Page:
Tumor specimens were collected from 165 patients (65 males and 100 females) with diagnosed APA from six different tertiary referral centers. The diagnosis was established by raised aldosterone/renin ratio, positive confirmatory tests, lateralization studies (AVS and/or CT/MRI) and histopathological examination, according to routine protocols at the individual centers. Patients gave written informed consent and approvals from the local ethical committees were obtained.
Cortisol-producing adenomas (n=4) and non-secreting adenomas (n=4) were included for CYP11B2 expression analysis. Patients with cortisol-producing adenomas had elevated cortisol in serum and failure to suppress cortisol with dexamethasone and postoperative cure. Non-hormone secreting adenomas were detected incidentally during abdominal CT scan. These were deemed functionally silent after negative hormone analyses and were removed on suspicion of malignancy (size or other radiological signs).
Molecular genetic analyses
DNA/RNA was extracted using Allprep DNA/RNA mini kit, (Qiagen), AllPrep DNA/RNA FFPE Kit (Qiagen) or DNeasy Blood and tissue kit, (Qiagen). cDNA was prepared using Revertaid H-minus First strand cDNA synthesis Kit, (Fermentas, Waltham, MA, USA). In total, 90 (54.5%) KCNJ5 mutations had previously been observed (Akerstrom et al. 2012). Hotspot regions in CACNA1D exons 8A, 8B, 16 and 33, ATP1A1 exons 4, 8 and 21 and ATP2B3 exon 8 were analyzed in all tumors. In addition, tumors without KCNJ5 mutation (n=75) were analyzed for fragments corresponding to regions in CACNA1D exons 5, 6, 13, 14, 23, 27, 32, 35, 36, 37, 38, 39, 40. When available, confirmatory PCR was performed on DNA from peripheral blood/surrounding normal tissue as well as in cDNA. Details on PCR conditions and primer sequences are available upon request. Sanger sequencing was conducted on amplified fragments (Beckman Coulter Genomics, Takeley, UK). Chromatograms were analyzed using CodonCode aligner Software 4.2.4 (CodonCode Corporation, Dedham, MA, USA). NCBI Reference Sequences; NP_001122312.1 and NP_000711 (exon 8B) for CACNA1D, NP_001153705.1for ATP1A1 and NP_001001344.1 for ATP2B3 were used for sequence alignment. Evolutionary conservation was determined using the ClustalW2 algorithm (Larkin et al. 2007).
Transcriptome analysis was performed on 12 APAs (six KCNJ5 mutated, three ATP1A1/2B3 mutated and three tumors without known mutation) using the SurePrint G3 Human Exon 4×180K Microarray (Agilent Technologies, Santa Clara, CA, USA). Data analysis was conducted using the GeneSpring Software v.13 (Agilent Technologies). Quality control of the included samples was performed in the GeneSpring v.13 Software using a flag-based method. Baseline transformation to the median of all samples was performed. Data were log-transformed and normalized using the quantile method. Unsupervised hierarchal clustering using 10% of probes with the highest variation in expression was performed in R. Using all probes, unsupervised hierarchal clustering based on Euclidean distances and complete linkage was obtained. Heat maps of the top 100 up- and downregulated transcripts in ATP1A1/2B3 mutated tumors compared to KCNJ5 mutated tumors were generated and t-tests were performed. Subsequently, the Benjamini-Hochberg method was used for multiple testing correction, and significantly differentially expressed transcripts were identified by volcano plots using fold change >2 together with a corrected P-value of <0.05.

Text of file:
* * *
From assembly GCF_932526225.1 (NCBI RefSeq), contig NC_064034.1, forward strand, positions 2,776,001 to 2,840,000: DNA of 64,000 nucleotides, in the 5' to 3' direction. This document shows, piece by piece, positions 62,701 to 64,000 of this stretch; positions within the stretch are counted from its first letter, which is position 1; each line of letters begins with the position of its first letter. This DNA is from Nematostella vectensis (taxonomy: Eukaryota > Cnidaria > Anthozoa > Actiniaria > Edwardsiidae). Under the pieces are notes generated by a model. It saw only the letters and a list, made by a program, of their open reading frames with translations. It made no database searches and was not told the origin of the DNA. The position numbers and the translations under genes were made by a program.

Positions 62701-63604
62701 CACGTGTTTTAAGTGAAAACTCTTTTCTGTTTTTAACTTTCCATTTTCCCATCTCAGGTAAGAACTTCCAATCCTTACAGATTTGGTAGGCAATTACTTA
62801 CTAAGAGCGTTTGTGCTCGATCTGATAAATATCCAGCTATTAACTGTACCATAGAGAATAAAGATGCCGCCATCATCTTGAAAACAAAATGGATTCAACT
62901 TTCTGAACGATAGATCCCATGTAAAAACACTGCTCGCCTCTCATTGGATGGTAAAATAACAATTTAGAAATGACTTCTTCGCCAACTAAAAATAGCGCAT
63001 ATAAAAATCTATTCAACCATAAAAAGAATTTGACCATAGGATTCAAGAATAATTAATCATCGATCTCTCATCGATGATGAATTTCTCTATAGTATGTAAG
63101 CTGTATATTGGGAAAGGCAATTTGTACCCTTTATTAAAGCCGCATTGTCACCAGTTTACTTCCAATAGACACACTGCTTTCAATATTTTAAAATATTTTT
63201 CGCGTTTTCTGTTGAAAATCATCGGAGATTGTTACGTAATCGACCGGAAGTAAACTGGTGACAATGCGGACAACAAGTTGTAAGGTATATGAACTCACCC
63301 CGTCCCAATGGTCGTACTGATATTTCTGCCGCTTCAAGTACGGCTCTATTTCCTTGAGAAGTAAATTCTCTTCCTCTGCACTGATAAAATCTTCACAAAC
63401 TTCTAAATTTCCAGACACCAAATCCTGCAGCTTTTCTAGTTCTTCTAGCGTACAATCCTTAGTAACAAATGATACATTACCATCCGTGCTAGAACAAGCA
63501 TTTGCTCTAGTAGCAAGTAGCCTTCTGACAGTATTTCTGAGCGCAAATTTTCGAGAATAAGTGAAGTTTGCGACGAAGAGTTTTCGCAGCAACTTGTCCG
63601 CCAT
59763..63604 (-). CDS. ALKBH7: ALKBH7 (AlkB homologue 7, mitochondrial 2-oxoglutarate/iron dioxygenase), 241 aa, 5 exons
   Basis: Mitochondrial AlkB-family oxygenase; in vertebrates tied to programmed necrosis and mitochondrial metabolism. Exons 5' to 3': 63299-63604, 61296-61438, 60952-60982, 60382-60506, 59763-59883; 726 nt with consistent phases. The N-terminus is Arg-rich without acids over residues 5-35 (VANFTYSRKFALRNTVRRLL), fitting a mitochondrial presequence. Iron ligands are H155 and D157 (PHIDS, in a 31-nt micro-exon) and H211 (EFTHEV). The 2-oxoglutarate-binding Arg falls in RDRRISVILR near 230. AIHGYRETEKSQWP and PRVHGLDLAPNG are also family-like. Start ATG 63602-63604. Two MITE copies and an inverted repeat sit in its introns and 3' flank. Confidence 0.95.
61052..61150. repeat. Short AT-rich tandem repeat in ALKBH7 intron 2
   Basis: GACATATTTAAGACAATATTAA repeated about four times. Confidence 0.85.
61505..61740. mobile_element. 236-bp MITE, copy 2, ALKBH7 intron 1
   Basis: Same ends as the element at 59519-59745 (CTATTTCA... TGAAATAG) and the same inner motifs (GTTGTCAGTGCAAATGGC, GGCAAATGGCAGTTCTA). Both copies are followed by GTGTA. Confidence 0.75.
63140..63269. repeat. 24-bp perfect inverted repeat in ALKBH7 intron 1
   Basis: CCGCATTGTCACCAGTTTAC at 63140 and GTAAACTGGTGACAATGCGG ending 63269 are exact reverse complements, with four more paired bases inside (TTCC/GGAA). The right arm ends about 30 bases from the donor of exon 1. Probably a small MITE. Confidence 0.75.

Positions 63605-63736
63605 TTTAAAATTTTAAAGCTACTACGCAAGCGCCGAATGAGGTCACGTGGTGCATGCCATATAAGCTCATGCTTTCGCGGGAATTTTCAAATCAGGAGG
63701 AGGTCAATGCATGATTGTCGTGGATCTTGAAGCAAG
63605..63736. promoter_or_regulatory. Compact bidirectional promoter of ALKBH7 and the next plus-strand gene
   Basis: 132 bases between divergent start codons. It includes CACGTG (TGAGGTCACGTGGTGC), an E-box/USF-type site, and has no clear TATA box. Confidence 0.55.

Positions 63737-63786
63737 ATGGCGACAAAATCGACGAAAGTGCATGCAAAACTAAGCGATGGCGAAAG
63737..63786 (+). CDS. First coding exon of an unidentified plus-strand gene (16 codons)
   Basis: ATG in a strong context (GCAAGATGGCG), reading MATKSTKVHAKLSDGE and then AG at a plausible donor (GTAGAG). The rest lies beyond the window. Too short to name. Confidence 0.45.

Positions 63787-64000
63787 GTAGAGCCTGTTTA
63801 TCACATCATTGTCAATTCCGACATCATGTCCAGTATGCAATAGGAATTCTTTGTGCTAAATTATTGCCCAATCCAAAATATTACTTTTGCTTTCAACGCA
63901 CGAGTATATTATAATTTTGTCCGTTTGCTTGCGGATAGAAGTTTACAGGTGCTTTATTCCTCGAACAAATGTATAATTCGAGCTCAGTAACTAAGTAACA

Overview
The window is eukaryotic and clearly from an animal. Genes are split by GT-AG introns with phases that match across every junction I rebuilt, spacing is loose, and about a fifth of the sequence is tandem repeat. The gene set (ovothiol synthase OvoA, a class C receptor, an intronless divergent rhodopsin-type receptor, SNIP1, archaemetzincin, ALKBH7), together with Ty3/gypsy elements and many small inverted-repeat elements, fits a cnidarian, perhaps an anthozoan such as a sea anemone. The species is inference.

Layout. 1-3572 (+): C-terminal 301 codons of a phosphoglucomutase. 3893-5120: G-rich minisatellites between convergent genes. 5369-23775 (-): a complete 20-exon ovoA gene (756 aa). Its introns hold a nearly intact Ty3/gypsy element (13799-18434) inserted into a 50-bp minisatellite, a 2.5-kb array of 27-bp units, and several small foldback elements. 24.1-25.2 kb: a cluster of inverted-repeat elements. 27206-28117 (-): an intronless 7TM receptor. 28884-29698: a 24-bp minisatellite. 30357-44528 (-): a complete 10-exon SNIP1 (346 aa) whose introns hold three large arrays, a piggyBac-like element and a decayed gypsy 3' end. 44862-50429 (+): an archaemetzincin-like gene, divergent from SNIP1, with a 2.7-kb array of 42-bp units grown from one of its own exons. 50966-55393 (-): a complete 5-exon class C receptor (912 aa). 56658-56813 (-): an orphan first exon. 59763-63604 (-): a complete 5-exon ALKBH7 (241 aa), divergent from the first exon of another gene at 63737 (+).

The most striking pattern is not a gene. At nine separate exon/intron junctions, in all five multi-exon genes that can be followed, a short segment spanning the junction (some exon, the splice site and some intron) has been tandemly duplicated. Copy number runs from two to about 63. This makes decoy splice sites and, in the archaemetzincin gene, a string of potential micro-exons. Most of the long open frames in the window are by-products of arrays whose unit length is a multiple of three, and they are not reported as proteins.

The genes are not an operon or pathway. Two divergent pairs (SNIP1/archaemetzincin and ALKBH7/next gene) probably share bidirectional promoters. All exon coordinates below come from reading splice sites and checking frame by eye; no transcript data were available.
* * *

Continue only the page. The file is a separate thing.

The expression of CYP11B2 was measured using a custom assay (ThermoFisher Scientific, Waltham, MA, USA), with mRNA specific primers as previously described (Fallo et al. 2012). An mRNA specific GAPDH assay was used as an internal control (ThermoFisher Scientific). The relative CYP11B2 expression was compared between KCNJ5 mutated APAs (n=14), ATP1A1 (n=3) ATP2B3 (n=2) using a calculated 2(−ΔΔCT) value (Livak & Schmittgen 2001). Non-hormone-secreting adenomas (n=4) and cortisol-producing adenomas (n=4) were used as controls.
NPNT immunohistochemistry was performed on 6 μm frozen sections from three ATP2B3 mutated tumors, one ATP1A1 mutated, 15 KCNJ5 mutated tumors, one section of normal kidney tissue and one section of normal adrenal tissue next to a non-hormone-secreting adenoma. Briefly, sections were deparaffinized in xylene and rehydrated through graded ethanol. Endogenous peroxidases were inhibited by incubation in hydrogen peroxide solution. Avidin/Biotin blocking (Vector Laboratories, Burlingame, CA, USA) was applied then followed by normal goat serum. The sections were incubated with an antibody against NPNT, 1:150 (HPA003711, Sigma–Aldrich, St Louis, MI, USA) for 2 h at room temperature. For detection, a biotinylated and HRP-conjugated goat anti-rabbit secondary antibody was used, 1:200 (Vector Laboratories). The sections were developed with DAB (Vector Laboratories) and counterstained with hematoxilin.